1. Your front footpad is faulty. Get a new one ASAP
    2. don't dismount by jumping off. Learn the heel lift or no-comply method.
    3. The rattling is almost certainly from the ferite ring on the wire harness for your headlight. Not related at all to the run-away board.
    4. Runaway boards are straight up terrifying! I got smoked by one at 1:30 here


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  • @jeffmccosker

    I'm not getting a refund. Future motion was adamant about that. They haven't even looked at the board and they have already let me know that there is no way I am getting any money back. They want me to send it in so they can fix it. It sounds like to me like a sensor can go faulty at any time and that this could happen to any rider. This is a brand new board so the issue is really a moot point to me. If a sensor goes bad your one wheel may run away and turn into a murderous projectile. I watched your video. Scary yes, but that was only a runaway for a few feet before stopping. Imagine a board traveling 200 yards at max speeds.

    I really enjoyed my short time with the board before the runaway incident but after seeing the deadly potential of the board I just don't want anything to do with this product. I help run a surf camp in my summers and when I first got the board it felt like everybody wanted to check it out. I had no idea the danger I was putting all the kids in that were around me. There's no excuse really for selling such a dangerous item. It is inevitable in my opinion that the runaway issue will injure or horribly maim an innocent bystander who had never even heard of a one wheel until the day some strangers ran away accelerated to 35 mph and hit them in the spine. Future motion is just trying to turn a quick profit before they fold the tent when that eventuality becomes a reality. What kind of awful people operate in such a cavalier manner with the lives of innocent others? Negligent assholes that's who

    I nearly killed a kid. i don't ever want to ride one of these boards again. After being told i couldn't get a refund here was my response to future motion:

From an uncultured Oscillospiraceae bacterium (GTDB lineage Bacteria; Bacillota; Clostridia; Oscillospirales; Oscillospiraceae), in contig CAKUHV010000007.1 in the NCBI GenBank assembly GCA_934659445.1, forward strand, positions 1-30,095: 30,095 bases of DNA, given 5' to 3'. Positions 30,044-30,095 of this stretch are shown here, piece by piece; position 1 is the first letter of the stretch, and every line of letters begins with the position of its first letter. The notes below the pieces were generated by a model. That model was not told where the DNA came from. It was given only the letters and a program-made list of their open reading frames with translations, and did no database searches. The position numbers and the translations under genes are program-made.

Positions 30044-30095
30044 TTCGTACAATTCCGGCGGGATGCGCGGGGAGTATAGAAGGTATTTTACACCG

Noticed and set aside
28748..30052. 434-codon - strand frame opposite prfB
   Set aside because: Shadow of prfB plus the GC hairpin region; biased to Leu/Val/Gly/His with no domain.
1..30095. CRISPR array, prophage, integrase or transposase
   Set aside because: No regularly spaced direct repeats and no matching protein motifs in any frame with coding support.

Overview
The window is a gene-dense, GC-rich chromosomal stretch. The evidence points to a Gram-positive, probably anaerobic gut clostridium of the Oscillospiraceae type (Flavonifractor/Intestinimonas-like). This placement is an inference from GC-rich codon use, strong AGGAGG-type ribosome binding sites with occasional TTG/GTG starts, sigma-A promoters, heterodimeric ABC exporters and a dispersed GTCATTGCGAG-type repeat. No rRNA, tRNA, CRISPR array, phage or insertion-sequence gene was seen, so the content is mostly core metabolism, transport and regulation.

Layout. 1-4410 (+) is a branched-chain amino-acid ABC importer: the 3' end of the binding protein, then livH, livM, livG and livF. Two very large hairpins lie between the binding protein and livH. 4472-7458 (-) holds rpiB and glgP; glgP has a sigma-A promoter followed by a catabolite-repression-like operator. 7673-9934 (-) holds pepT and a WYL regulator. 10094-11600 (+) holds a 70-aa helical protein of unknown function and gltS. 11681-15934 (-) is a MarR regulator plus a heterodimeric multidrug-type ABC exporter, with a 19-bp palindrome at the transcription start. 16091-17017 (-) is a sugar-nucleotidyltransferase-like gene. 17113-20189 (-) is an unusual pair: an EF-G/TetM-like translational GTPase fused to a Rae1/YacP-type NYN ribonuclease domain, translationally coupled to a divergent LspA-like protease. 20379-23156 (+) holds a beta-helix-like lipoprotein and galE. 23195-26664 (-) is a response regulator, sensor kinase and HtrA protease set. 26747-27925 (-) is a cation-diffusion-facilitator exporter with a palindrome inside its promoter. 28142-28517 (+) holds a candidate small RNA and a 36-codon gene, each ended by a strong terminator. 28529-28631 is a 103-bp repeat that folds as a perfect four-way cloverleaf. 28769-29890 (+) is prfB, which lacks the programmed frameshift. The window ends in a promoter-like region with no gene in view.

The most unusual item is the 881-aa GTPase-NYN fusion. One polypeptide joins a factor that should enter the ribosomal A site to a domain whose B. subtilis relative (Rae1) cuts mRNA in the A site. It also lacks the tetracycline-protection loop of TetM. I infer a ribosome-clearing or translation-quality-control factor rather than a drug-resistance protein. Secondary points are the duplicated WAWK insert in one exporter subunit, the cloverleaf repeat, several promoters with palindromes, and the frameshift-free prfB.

"at this point idk if I’m going to send it back. i can’t sell it. I don't want it. I won’t ever ride it again. Last night when I got home i threw it in the trash can only to feel foolish this morning and pull it out again. Honestly just looking at the board makes me sick to my stomach. You know if one of these things runs away and kills somebody i would consider you people to be murderers. Maybe just storing it away in the event of a publicized case will be a way to make it worth something again when the inevitable law suit shuts down your operation. I’ll let you know if I decide to send it back but for now I just don't want to think about this piece of shit product. I feel like a complete and utter fool for buying it."

    I'm going to try to work with my local city council and the business community here on my local beaches to get a complete ban on these things. I am pretty sure I can easily recreate the runaway scenario. I think I may take a few videos of the hazard and start letting people know the actual danger these things pose to everyone anytime they're near a rider. This experience has just been awful.



  • @Achamian Bummer they won't take it back.
    If it's an XR I'll buy it from you for $1,000 if you don't want it.



  • @jeffmccosker

    I'm sorry but I refuse to sell anyone an inherently dangerous poorly designed product that may put innocent lives at risk but I appreciate your interest in helping me remedy this terrible situation I've been duped into. You've been much more generous in your offer than future motion.